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Funniest/Most Insightful Comments Of The Week At Techdirt

Hey folks. Mike is at Innovate/Activate this weekend, so I’m bringing you the roundup of funniest and most insightful comments. No record-busters this week, but lots of high scores nevertheless.

The insight trophy goes to RD for a challenge to copyright maximalists that has so far gone unanswered. When we posted the news that the son of Interscope Records boss Jimmy Iovine had his SoundCloud account shut down for copyright infringement (and quickly reinstated), RD asked someone to please explain the injustice:

So can one of the oh-so-smarter-than-us rah-rah-copyright shills who regularly post here tell us why THIS kid was allowed to “correct” the problem and simply remove the offending material, and allow his site to continue, when EVERYONE ELSE who is not the son of a Big Media Exec gets the JusticeHammer(tm) right up the ass, has their site seized and domain (if applicible) permanently removed, and is sued/incarcerated/fined into oblivion?

Here is your chance to put us all in our place once and for all. We are waiting.

That comment spurred me to look up what usually happens in SoundCloud disputes, and apparently SoundCloud claims they have no control over the takedown system. I guess that means the labels are in charge—so maybe that’s why Mr. Iovine was seemingly able to expedite the process.

The runner up for Most Insightful was Mesonoxian Eve on our post about Hollywood’s ongoing efforts to kill Netflix, noting that a lack of legitimate sources doesn’t drive everyone to piracy—sometimes it just drives them away:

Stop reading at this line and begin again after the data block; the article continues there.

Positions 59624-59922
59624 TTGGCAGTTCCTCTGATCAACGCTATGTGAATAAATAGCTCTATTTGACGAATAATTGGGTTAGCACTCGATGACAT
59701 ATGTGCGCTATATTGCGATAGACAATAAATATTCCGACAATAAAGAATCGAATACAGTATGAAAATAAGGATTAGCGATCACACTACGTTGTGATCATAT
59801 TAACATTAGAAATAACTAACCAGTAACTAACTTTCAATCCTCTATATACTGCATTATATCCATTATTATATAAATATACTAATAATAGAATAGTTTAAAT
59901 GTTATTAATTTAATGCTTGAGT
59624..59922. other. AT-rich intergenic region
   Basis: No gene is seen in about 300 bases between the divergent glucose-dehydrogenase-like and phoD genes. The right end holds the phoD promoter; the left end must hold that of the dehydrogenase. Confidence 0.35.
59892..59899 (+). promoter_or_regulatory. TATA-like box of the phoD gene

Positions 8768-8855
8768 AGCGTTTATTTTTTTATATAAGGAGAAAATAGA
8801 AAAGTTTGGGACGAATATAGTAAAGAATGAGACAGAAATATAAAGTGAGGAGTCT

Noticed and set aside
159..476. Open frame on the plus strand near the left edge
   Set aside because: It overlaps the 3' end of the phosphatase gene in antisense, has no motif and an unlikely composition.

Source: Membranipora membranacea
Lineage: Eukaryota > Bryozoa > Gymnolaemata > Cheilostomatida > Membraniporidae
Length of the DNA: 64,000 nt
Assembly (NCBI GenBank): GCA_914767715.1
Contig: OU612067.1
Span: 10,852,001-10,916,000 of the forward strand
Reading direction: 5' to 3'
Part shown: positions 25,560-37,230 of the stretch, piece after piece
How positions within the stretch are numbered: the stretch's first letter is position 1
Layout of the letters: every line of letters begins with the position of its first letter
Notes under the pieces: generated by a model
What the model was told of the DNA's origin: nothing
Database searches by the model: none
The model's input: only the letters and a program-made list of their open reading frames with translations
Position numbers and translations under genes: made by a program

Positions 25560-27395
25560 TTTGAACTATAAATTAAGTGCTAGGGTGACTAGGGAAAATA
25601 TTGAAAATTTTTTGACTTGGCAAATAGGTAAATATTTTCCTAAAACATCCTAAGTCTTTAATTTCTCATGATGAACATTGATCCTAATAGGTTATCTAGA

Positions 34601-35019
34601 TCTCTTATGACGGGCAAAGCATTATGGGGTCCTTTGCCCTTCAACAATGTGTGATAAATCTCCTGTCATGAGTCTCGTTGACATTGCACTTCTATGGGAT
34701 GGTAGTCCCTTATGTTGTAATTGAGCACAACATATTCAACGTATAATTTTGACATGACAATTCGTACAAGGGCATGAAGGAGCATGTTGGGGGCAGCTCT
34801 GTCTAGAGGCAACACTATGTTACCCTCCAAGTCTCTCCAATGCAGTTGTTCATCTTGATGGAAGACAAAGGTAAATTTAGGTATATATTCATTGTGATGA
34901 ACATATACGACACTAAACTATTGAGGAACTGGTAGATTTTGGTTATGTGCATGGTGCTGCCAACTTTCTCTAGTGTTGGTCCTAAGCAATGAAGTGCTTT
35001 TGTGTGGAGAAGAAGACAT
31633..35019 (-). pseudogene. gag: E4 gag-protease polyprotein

I just recently canceled my Netflix subscription because of the fact it doesn’t seem to be nothing more than a Hulu clone anymore. I signed up for the streaming service, but it’s nothing but television shows, not movies.

But I’d like to point out something: “All this does is drive more people to piracy…” This isn’t true for me. Unlike most, I don’t need Hollywood. It needs me. I’ve done without and it’s their fault.

If Hollywood wants my money, they sure have a screwed up way of trying to get it. It truly is a shame they expect me to buy plastic disks, and in the internet age, is something I’m not doing ever again.

I’m sick of storing this crap. Sick of buying a title only to watch it a few times and then never watch it again.

Entertainment is disposable, just as the income is to view it.

It’s a shame this is a multi-billion dollar industry, because it’s that greed of keeping it this way that’s making it difficult for everyone, especially those “2 million” who rely on my money to make their salary.

It’s just a shame it’s the other way around to the point Hollywood knows people need it more, because it’s true. People whine and complain but they still don’t go without, never realizing if they took a different action, they’d win the war.

For Editor’s Choice, first we’ve got one Anonymous Coward responding to another on our post about copyright maximalists regrouping and strategizing. The first AC sought a definition of just what makes a “copyright maximalist”, and the second offered up an answer:

A copyright maximalist is a person who believes that copyright law should only be modified in one direction — more to the benefit of copyright interests.

Or, in another way, that the best “compromise” in copyright law is the one that extends the maximum benefit to copyright interests, even to the detriment of all other interests or positions.